Alger Hiss Dead at 92: Accused of spying for the Soviets, he always proclaimed innocence.

November 16, 1996

ALGER HISS goes to his grave in sole possession of the definitive answers to the spy case that rocked the country when anti-Soviet hysteria raged at the beginning of the Cold War.

He goes to his grave proclaiming his innocence of charges by his storied antagonist, Whitaker Chambers, that he passed State Department secrets to Moscow even as evidence from long-secret KGB files piles up to the contrary. He goes to his grave with history's final verdict still out and his supporters and detractors still vehemently at odds.

For Marylanders, the Alger Hiss case has special poignancy. He was born in Baltimore, went to City College and Johns Hopkins University, moved on with his patrician social graces intact to Harvard Law School, Justice Oliver Wendell Holmes' chambers and to the upper ranks of the State Department, where he accompanied President Franklin D. Roosevelt to Yalta and then played a major role in the founding of the United Nations.

This glittering career path came to a crashing halt in 1948 when Mr. Chambers, a former Communist turned Communist-hater, told a House investigating committee that Mr. Hiss was a spy and a traitor. It was Mr. Chambers who went to his Carroll County farm to retrieve the famous "pumpkin papers" (actually films) that were presented as his key evidence against Mr. Hiss. Thus began a debate that led to charges and counter-charges, perjury trials and Mr. Hiss' conviction and incarceration.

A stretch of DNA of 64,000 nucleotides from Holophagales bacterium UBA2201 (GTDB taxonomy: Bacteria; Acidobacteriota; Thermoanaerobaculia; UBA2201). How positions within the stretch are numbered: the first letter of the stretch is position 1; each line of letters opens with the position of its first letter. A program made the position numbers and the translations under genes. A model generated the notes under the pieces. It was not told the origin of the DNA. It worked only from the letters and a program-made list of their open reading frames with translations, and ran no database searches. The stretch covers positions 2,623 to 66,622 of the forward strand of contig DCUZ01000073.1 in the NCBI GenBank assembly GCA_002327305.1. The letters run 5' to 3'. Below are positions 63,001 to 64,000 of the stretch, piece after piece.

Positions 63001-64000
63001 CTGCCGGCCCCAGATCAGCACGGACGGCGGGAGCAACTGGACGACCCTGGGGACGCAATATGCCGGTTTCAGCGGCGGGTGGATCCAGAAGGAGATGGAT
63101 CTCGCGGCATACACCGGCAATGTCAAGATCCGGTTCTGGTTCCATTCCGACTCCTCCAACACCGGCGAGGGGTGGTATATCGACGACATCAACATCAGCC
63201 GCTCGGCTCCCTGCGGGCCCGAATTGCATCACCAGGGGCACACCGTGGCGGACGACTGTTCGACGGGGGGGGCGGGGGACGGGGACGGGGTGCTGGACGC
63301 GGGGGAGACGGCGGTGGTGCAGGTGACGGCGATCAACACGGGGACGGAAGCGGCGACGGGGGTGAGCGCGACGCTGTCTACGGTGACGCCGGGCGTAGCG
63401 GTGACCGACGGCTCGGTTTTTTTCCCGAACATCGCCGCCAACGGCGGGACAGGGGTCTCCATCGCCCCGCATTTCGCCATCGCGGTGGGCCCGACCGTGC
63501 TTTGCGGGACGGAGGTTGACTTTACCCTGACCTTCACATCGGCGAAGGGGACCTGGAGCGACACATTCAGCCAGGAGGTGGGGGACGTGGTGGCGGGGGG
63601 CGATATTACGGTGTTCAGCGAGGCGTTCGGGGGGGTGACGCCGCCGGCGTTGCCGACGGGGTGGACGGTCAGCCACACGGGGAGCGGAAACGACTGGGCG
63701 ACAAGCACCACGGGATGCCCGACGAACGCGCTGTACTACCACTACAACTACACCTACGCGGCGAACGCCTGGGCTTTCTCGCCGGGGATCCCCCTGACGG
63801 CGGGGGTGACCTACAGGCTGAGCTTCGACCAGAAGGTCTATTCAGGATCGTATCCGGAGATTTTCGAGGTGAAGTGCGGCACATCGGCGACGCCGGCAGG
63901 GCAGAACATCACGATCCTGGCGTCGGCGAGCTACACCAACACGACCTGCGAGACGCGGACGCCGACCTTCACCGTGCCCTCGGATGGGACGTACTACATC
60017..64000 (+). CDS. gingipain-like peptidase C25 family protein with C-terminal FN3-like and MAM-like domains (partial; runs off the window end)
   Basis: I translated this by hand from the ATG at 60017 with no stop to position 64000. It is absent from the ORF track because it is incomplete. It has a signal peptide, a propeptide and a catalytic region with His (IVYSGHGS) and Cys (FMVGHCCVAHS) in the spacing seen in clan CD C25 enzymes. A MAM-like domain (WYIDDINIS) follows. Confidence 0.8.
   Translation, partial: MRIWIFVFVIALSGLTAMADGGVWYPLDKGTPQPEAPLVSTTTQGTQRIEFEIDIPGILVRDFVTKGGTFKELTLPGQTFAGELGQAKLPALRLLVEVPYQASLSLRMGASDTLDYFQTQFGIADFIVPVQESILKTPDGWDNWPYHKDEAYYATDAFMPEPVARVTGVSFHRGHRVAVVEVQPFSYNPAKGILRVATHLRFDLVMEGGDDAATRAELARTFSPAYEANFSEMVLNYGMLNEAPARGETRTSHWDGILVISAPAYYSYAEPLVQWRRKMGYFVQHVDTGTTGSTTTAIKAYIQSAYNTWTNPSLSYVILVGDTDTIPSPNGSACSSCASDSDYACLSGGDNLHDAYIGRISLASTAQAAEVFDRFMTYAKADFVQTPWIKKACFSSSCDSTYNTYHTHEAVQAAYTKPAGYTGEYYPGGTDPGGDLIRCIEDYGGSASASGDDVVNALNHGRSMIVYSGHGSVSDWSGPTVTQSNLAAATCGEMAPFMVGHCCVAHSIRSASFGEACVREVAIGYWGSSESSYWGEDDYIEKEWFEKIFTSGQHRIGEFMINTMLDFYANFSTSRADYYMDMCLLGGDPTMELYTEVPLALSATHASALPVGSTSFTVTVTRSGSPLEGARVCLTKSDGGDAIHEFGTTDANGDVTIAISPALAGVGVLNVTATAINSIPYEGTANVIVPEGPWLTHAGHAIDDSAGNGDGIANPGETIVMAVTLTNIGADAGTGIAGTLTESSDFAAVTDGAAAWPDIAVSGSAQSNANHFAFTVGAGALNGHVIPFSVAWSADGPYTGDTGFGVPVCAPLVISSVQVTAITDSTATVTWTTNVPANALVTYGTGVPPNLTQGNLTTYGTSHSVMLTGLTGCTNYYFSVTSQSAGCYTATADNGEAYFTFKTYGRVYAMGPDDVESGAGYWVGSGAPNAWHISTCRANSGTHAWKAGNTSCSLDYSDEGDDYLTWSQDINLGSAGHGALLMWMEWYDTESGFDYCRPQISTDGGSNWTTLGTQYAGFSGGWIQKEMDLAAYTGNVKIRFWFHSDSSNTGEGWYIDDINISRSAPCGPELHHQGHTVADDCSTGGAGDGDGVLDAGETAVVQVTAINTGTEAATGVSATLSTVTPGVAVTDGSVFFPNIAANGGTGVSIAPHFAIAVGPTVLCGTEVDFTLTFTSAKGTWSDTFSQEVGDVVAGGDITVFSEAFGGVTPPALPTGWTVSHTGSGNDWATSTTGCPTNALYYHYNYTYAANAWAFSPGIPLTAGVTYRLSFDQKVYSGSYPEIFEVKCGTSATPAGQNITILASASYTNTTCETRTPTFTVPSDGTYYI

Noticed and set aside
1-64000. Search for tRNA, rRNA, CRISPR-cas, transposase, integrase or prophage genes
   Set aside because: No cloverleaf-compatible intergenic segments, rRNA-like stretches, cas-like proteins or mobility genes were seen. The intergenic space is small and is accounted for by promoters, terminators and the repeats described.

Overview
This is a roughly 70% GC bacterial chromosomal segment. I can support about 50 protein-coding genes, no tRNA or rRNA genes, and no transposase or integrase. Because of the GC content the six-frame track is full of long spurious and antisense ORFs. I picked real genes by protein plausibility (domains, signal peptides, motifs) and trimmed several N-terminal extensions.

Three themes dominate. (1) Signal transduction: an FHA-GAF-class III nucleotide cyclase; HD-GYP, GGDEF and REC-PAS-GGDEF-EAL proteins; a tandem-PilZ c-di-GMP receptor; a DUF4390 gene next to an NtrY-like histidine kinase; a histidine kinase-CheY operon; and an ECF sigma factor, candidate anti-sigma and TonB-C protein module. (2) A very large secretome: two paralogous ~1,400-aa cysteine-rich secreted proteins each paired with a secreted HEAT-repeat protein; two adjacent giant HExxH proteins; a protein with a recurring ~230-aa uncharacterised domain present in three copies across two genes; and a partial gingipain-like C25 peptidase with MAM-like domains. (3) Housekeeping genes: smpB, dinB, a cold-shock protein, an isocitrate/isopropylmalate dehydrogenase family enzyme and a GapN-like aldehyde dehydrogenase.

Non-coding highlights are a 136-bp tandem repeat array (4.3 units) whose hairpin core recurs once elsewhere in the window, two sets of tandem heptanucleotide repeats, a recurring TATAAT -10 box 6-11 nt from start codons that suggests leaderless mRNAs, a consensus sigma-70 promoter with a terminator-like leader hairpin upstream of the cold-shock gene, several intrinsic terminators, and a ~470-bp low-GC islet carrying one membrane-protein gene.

Both protagonists wrote widely acclaimed memoirs. Both were seen as symbols of a generation torn by early fascination with Communist idealism, the brutalities of the Stalinist show trials, the wartime American-Soviet alliance and the ideological-military confrontation of the Cold War years. There was a class-war element, too, with Hiss supporters unable to imagine this elegant son of the Establishment as less credible than the rumpled, alcoholic, absolutist, fantasizing Chambers.

In time, perhaps the truth will come out as more documents are released. But on his death yesterday, at 92, Whitaker Chambers having preceded him, only Alger Hiss knew the answer to one of the great secrets of the century.

Pub Date: 11/16/96

Baltimore Sun Articles
Please note the green-lined linked article text has been applied commercially without any involvement from our newsroom editors, reporters or any other editorial staff.